“Being agile” is a mindset change.  You can’t “be agile” just by following agile processes.  Agile practices have intended benefit which you likely will not achieve if you just “do agile.”  Assessing the processes and practices to understand why they have been put in place, and what they are trying to achieve, will help you start to see how you can produce the intended value agile is meant to bring.  When you and your team can see the intended value of the practices then you can perform better as a team, deliver more accurately and more frequently, and please your customer and users much more consistently.

We will explore agile practices such as the Scrum ceremonies, WIP limits, specific information radiators, etc. to assess what they are really trying to achieve.  Agile processes derive in part from psychological attributes and needs.  Humans execute agile delivery and to come together better as a team, keep our customers and upper management comfortably informed, produce what our customers and users really want, and consistently deliver high quality software, we need to fulfill our psychological needs and address our human factors.  This session will help you to understand what the intended goals are in these practices, what mindset changes may be necessary, and how you can ensure that your team achieves the value.  If your team is just “doing agile” then your project will likely wind up as another one that “was not well-suited for agile” in the eyes of your team, upper management or customer.  If your team can ”be agile,” then upper management will celebrate your success and your customers will applaud the efficiency by which your happy team routinely delivers the precise features they are looking for.

 
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Outline/structure of the Session

(3 mins) Introduction and Establish a definition for “being agile” and “doing agile”

(2 mins) Audience Poll: Get a number of practices out on the table to discuss intended benefits

(5 mins) Pre-discussion Table exercise: Ask each table to discuss an agile practice from the list with a goal that each table will determine a set of intended benefits/outcomes for that practice. The aim is to cover around three practices across the tables. Each table will discuss a practice but multiple tables will be speaking to the same topic to give a more robust list of potential intended benefits and values. Collect the responses for discussion after the topic has been presented.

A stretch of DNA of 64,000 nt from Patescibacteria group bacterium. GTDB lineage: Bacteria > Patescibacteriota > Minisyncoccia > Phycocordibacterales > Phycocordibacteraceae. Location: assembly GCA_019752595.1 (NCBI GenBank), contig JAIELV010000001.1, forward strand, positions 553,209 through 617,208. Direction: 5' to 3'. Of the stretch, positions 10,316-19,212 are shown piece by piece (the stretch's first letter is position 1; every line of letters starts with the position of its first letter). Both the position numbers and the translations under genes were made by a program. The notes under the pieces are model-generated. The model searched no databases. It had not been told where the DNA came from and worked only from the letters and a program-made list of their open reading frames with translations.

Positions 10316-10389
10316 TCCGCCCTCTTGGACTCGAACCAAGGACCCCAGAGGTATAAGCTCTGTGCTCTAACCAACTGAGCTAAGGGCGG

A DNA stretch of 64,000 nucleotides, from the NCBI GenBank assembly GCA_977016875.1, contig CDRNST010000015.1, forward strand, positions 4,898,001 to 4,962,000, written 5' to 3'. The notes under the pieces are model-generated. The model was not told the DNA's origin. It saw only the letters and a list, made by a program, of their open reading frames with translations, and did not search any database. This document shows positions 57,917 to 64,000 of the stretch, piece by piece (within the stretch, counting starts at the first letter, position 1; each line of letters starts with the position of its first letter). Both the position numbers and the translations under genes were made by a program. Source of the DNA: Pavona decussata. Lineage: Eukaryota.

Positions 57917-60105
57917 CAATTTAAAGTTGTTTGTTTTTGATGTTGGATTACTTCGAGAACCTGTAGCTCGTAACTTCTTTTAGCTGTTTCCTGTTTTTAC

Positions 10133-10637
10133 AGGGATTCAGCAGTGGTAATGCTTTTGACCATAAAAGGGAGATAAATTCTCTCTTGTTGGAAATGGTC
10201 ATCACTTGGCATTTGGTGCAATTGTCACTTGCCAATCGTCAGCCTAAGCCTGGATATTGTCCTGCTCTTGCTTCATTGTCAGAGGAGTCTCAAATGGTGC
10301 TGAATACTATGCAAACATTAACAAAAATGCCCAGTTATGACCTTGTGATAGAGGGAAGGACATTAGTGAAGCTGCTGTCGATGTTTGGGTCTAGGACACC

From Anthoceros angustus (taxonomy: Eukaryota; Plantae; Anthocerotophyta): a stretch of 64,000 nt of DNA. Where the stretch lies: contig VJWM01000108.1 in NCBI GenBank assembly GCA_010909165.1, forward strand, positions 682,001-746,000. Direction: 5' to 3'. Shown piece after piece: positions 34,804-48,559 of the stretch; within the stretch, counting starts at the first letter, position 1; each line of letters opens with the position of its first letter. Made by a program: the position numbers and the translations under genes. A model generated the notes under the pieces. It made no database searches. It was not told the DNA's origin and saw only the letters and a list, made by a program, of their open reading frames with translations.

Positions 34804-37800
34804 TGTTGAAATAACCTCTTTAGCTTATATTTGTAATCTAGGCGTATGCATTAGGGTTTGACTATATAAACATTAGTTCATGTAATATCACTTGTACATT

(20 mins) Present the topic showing that each practice was created as a means of achieving specific valuable outcomes. Discuss both the psychological intentions as well as the underlying coordination, artifacts and actions that cause the practice to be so important to the methodology.

(5 mins) Facilitate a brief open discussion around the three practices from the first table exercise and review their original responses based upon the material I presented.

(5 mins) Post-Discussion Table exercise: Ask each table to discuss a different agile practice from the list again with a goal that each table will determine a set of intended benefits/outcomes for that practice. Collect the responses.

(5 mins) Facilitate a brief open discussion around the three practices from the second table exercise.

(10-15 mins) Finish out with open discussion around the intentions of specific practices and Q&A.

Learning Outcome

It is my goal that attendees leave this session with an understanding that they can't just follow the process and expect to get all the results agile promises.  They need to think about why these practices are part of the process and ensure that their actions achieve the same results. 

Attendees should come out of this session more aware of mindset, behaviors, and actions that will help them and their teams better drive results and really deliver to their potential.  Understanding this and practicing agile in this way can be the difference in a failed agile attempt versus a successful agile implementation.

Target Audience

Anyone practicing agile. Agile team members. ScrumMasters. Coaches.

schedule Submitted 2 years ago

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  • George Dinwiddie
    By George Dinwiddie  ~  2 years ago
    reply Reply

    John, please modify the timings for a 60 minute slot. The session slots were supposed to be 30 & 60 minutes, not 60 & 90. I goofed.

  • Paul Boos
    By Paul Boos  ~  2 years ago
    reply Reply

    It's all about mindset, I'd love to hear another fellow practitioner's perspective.

  • Dante Vilardi
    By Dante Vilardi  ~  2 years ago
    reply Reply

    John knows about - and lives - the Agile mindset. This sounds like an informative session!


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